Arkansas church continues founder's legacy of racial reconciliation

Arkansas church continues founder's legacy of racial reconciliation

Daniel Sperry for Nazarene News
| 12 Feb 2021
Jimmy Lipkin and Paul Sr.

Paul Holderfield Sr. (Left), and Jimmy Lipkin (Right) reconcile and finish their handshake. 

Friendly Chapel Church of the Nazarene has been a beacon of hope for racial reconciliation in the Deep South since its inception. The work of Paul Holderfield Sr., the church’s founder, continues to live on through the North Little Rock church as it provides a refuge for anyone in need, regardless of race.

Holderfield planted the church in one of the worst crime areas in Arkansas. He liked to describe the church’s early days by saying, “We came into the neighborhood when they did not want us and stayed until they could not do without us.”

Now led by his son, Paul Holderfield Jr., Friendly Chapel has served the community since 1972 through the F.L.A.M.E. philosophy (Feeding and Loving All Men Equally). 

During the winter, the church serves hot meals to more than 80 people each weekday, and in the summer they provide 250-300 sack lunches daily, five days a week. Proceeds from the church’s thrift shop fund a scholarship program as well as the church’s annual back to school shopping spree for low-income students. The church rents houses to retirees and widows and provides transitional living spaces for families trying to get back on their feet, all for nominal monthly fees.

The church traces its origins back to a crisis moment in Paul Sr.’s life. In 1957, Little Rock was the center of the Civil Rights movement in America. At the time, Paul Sr. was a firefighter at a station just down the street from Little Rock Central High School, the first school in the Deep South to become racially integrated. Tensions were high, and the governor called in the National Guard to block Black students from entering the high school.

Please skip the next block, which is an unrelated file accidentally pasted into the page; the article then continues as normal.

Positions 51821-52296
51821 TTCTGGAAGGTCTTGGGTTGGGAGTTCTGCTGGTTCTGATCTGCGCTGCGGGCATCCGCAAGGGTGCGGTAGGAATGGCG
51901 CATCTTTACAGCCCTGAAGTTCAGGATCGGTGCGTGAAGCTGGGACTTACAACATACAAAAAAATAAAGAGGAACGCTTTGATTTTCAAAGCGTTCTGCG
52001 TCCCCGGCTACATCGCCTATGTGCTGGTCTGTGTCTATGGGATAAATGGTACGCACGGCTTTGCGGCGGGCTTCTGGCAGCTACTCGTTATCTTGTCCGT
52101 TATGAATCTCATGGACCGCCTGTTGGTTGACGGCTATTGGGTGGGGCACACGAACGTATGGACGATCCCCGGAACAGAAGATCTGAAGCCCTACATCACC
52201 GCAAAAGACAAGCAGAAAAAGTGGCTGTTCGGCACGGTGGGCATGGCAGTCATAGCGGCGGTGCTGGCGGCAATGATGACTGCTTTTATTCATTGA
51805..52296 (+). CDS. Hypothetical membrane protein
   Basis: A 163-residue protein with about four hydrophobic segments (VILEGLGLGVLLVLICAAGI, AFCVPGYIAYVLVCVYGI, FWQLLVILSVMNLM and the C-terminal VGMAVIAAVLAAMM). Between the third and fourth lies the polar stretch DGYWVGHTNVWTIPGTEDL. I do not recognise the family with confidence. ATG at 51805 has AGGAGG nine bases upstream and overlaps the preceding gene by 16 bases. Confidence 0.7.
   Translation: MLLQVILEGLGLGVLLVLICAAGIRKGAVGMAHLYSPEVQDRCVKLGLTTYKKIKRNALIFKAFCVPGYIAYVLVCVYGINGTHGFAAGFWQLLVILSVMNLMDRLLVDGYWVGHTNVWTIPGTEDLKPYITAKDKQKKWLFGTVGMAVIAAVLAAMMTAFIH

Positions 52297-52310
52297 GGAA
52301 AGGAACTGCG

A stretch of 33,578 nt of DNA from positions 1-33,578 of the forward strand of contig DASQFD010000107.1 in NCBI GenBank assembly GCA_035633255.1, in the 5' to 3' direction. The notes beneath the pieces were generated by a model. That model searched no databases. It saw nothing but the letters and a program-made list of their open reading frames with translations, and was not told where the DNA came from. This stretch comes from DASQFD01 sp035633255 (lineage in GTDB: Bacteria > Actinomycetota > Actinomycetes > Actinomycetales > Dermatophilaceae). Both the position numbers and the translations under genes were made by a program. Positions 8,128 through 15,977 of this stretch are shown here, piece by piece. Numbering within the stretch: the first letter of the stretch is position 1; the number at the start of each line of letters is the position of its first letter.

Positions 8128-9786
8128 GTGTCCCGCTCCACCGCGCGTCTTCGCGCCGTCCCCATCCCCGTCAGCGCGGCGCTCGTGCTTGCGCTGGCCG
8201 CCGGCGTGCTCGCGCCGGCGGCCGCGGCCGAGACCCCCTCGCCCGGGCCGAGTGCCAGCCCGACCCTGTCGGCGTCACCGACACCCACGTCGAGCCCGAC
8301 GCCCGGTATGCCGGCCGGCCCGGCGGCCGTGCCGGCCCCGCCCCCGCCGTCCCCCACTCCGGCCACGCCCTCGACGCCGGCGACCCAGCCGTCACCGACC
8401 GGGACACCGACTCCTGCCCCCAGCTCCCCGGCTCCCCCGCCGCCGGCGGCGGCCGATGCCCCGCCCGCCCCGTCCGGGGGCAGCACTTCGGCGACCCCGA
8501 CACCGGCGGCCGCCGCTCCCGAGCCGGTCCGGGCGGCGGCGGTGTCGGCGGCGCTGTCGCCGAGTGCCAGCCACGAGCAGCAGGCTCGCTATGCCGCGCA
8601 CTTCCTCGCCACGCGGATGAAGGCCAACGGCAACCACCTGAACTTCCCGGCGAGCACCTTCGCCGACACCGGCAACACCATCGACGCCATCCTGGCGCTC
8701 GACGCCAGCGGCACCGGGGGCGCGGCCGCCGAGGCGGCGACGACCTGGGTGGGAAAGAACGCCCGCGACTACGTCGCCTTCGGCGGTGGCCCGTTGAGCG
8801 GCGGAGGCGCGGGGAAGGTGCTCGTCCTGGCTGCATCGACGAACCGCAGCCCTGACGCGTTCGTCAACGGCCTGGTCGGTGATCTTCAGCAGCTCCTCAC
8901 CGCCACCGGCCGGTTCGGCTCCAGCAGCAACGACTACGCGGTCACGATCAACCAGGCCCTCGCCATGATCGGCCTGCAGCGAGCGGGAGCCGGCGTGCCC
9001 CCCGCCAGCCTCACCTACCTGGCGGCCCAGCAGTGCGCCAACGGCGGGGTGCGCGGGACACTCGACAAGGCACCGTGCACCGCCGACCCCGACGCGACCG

Paul Sr. would have considered himself a bigot at that time, and he and his fellow firemen stood outside their fire station hurling slurs and insults at those who walked by. One day, a Black man who helped Paul Sr.’s family walked by. Paul Sr. tried to duck out of sight, but Jimmy Lipkin recognized him and extended his hand for a handshake. To appease his fellow firemen, Paul Sr. stuck his hand in his back pocket. The look on Lipkin’s face made Paul Sr.’s insides turn. That night he called his wife to tell her how horrible he felt about what he had done. 

“He told her he’d refused to shake a man’s hand because of the color of his skin,” Paul Jr. said. “He wept and said he’d never do it again, no matter what anyone said.”

Twelve years later, Paul Sr. became a Christian and the family started attending a local church. Paul Jr. remembers the time his brother brought a Black friend from school to church.

“One Black child walked in and half the church left,” Paul Jr. said. “They grumbled about having someone in there who was Black, saying ‘What’s this church coming to?’”

After several similar instances of discrimination, including a board meeting where leadership decided against helping a predominantly Black community, Paul Sr. felt led to start his own church in the heart of North Little Rock in 1970. The congregation began meeting at the Boys and Girls Club where Paul Sr. boxed. They later became affiliated with the Nazarene church and were officially recognized by the Church of the Nazarene in 1972.

Since then, Friendly Chapel has continued to love on the neglected community despite the risks. 

“Daddy said, ‘I’d rather get killed out here doing something for God,’” Paul Jr. said.

Many years later, Paul Sr. gave his testimony at a local church. After the service, a group of women asked Paul Sr. about the man whose hand he refused to shake. Paul Sr. had never seen Lipkin again and assumed he was dead. The women knew Lipkin and helped the men reconcile. They cried together, celebrating the marked transformation Paul Sr. experienced and his work in a community he used to curse. 

In reflecting on Friendly Chapel’s current state, Paul Jr. said the church’s make up hasn’t mattered to them as much as what they were there to do in the community.

“We just keep on loving people like we’ve been doing for the last 51 years,” Paul Jr. said. “We’re still doing the same things that we did from the very start. That’s loving people where they are, caring about them, and trying to be a little help to folks.”

This spring, a movie about Paul Holderfield Sr.'s life will be released. To view the trailer for Paul’s Promise, click here.



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